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Before choosing courseKD1060 Molecular Structure 7.5 creditsAdministrate About course

Experimental and theoretical methods for analysis of molecular and supramolecular systems are discussed, and illustrated by examples from the different areas of chemistry.

Course offering missing for current semester as well as for previous and coming semesters
* Retrieved from Course syllabus KD1060 (Autumn 2011–)

Content and learning outcomes

Course contents

  • Elementary quantum mechanics
  • Electronic structure of atoms, atomic orbitals, the basis for the periodic system
  • Chemical bonding, molecular orbitals, hybridization, singlet and triplet states, applications of chemical bonding in organic, inorganic, and biological molecules
  • Background to modern quantum chemical methods
  • Intermolecular interactions, gases-liquids-liquid crystals-solids, supermolecular structures, e.g. biomembranes
  • Spectroscopical methods such as IR, Raman, UV/VIS, NMR, MS, ESCA
  • Diffraction methods
  • Structural chemistry with student project (1p)

Most of the experimental methods and the computational quantum chemistry are exemplified by laboratory and/or computer exercises.

Intended learning outcomes

After having passed the examination, the students are expected to be able to:

  • Perform quantum chemical calculations on simple model systems, such as particle-in-a-box, and from the results of such calculations analyze observable properties, such as particle position, energy and momentum,
  • Relate observable properties in simple model systems to the corresponding properties for complex atomic and molecular systems, as well as estimate how these properties depend on the system size and potential energy,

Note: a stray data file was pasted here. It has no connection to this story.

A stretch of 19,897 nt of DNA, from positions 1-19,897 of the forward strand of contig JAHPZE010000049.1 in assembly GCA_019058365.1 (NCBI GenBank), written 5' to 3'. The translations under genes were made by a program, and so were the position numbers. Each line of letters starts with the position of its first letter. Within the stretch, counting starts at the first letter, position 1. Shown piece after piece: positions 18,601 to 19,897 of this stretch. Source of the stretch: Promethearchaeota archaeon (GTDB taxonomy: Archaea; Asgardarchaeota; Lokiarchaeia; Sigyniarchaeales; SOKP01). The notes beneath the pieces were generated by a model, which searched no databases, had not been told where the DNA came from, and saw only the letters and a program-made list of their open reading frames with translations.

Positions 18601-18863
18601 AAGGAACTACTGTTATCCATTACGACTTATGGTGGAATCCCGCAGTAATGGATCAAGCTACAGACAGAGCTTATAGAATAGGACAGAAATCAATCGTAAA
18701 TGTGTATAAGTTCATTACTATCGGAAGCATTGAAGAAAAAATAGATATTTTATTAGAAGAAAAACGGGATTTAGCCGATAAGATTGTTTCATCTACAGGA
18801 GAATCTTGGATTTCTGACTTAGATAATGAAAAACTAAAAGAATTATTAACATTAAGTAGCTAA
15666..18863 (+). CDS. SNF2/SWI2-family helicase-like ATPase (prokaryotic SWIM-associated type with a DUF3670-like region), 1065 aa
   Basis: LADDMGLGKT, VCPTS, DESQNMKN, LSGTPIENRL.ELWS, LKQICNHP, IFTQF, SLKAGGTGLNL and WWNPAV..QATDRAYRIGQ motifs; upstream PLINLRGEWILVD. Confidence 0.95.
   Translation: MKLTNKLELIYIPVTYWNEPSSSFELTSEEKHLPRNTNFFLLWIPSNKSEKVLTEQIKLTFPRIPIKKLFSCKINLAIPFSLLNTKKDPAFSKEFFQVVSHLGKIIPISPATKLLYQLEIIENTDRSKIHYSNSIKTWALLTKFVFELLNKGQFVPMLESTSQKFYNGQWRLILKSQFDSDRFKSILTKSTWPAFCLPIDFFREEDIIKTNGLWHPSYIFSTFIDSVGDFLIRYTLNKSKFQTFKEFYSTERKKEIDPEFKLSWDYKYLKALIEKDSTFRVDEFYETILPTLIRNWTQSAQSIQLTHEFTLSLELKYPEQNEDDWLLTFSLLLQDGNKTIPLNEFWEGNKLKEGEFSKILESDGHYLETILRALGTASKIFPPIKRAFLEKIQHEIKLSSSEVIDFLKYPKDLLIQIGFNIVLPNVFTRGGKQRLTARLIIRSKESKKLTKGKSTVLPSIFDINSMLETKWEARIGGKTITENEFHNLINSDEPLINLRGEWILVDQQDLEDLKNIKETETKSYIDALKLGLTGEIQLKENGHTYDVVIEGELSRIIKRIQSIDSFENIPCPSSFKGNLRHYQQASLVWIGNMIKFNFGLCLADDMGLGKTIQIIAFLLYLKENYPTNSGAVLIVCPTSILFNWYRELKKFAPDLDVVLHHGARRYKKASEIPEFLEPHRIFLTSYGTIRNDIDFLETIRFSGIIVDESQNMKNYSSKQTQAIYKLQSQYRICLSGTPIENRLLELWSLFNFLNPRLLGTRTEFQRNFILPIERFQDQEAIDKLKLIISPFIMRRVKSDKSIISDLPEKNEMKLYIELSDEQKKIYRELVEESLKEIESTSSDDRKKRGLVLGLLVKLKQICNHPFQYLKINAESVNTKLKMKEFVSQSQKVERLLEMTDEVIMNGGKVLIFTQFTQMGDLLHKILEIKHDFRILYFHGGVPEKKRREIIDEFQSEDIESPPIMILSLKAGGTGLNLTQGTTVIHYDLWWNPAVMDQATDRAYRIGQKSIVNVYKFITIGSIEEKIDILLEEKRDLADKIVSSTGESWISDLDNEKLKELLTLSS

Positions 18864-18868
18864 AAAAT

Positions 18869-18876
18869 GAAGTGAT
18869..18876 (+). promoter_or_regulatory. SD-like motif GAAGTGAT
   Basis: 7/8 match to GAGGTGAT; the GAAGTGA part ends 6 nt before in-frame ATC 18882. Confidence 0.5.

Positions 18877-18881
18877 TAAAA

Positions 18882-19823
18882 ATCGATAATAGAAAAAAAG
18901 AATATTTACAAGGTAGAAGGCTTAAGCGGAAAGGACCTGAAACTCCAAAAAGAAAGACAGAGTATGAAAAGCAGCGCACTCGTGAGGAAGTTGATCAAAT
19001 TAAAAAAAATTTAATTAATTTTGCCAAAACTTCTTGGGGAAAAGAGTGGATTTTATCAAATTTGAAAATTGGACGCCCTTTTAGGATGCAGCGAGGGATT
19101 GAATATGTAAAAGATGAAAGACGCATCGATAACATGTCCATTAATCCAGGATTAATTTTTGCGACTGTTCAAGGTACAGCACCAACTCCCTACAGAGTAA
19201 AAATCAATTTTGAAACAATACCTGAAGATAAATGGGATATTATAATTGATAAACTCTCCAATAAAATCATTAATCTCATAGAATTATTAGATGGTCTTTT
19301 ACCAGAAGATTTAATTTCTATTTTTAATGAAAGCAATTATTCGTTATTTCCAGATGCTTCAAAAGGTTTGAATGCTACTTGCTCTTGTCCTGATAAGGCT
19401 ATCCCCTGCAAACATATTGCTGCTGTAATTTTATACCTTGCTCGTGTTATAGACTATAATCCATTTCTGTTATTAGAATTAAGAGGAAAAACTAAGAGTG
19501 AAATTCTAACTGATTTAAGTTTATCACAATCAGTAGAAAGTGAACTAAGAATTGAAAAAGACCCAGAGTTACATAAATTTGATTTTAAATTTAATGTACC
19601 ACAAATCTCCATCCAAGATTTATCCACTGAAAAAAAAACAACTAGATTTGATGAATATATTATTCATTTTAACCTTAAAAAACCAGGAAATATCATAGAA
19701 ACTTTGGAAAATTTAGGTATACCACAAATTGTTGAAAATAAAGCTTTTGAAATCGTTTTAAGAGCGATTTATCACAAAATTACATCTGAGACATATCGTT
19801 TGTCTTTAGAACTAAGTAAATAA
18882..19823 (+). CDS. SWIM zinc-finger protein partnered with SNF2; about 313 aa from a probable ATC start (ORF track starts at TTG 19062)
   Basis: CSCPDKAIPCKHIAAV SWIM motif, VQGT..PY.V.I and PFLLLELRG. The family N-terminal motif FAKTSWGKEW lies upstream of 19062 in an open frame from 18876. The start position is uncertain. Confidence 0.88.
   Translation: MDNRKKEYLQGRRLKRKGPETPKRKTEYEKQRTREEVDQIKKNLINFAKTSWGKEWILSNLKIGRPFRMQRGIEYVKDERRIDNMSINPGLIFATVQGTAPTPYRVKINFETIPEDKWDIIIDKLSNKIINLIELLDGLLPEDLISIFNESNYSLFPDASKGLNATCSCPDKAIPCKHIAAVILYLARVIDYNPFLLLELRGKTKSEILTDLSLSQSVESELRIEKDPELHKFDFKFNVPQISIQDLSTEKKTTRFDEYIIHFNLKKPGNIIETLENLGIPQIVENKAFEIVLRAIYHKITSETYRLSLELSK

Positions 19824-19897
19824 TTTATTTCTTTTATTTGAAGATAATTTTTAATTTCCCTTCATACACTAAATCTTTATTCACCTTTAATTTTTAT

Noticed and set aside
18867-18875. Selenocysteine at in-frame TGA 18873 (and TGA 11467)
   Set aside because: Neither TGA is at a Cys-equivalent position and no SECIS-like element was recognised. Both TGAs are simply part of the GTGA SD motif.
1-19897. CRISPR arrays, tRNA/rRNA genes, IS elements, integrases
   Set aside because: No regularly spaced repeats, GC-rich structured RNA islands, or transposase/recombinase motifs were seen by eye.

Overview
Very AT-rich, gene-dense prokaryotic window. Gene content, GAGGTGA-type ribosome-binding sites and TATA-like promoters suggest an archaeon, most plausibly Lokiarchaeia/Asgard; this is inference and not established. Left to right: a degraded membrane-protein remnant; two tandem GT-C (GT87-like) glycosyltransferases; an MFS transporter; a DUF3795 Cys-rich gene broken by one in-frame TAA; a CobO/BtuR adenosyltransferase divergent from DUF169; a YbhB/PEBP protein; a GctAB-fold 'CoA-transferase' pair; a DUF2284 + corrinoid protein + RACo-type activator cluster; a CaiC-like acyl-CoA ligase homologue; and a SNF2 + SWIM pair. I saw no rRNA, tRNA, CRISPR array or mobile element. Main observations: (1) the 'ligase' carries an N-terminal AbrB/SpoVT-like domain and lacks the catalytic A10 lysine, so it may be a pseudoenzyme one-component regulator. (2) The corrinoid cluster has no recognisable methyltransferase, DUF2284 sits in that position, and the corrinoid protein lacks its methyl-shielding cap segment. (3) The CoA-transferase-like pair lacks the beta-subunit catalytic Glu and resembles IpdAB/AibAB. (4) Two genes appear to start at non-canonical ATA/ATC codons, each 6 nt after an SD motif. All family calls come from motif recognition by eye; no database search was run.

• Calculate the energy of simple atomic and molecular systems from exact and approximate wavefunctions,
  • Analyze the electronic probability distribution in atomic and molecular systems,
  • Perform simple molecular orbital calculations on many-electron systems,
  • Estimate the stability and energy level distributions of molecules based on molecular orbital calculations,
  • Describe how the physical properties of materials, such as electronic conduction and magnetism, depend on the electronic structure of the building blocks,
  • Give an overview of modern calculational methods of quantum chemistry and their application,
  • Describe the different types of intermolecular interactions, as well as describe the consequences for the collective molecular properties relating to aggregation state, solvation and biological recognition,
  • Analyze the structure of simple crystalline materials based on crystallographic data determined by X-ray or neutron diffraction, as well as to describe the function of the diffraction techniques,
  • Estimate the stability of ionic materials based on the properties of the constituating ions,
  • Describe fundamental spectroscopic concepts, such as absorption, stimulated emission and spontaneous emission, as well as describe how these are related to temperature and molecular properties, including energy level distribution,
  • Calculate and analyze infrared and microwave spectra for diatomic molecules,
  • Describe the selection rules for infrared, microwave and Raman spectra,
  • Analyze infrared and Raman spectra for many-atom molecules,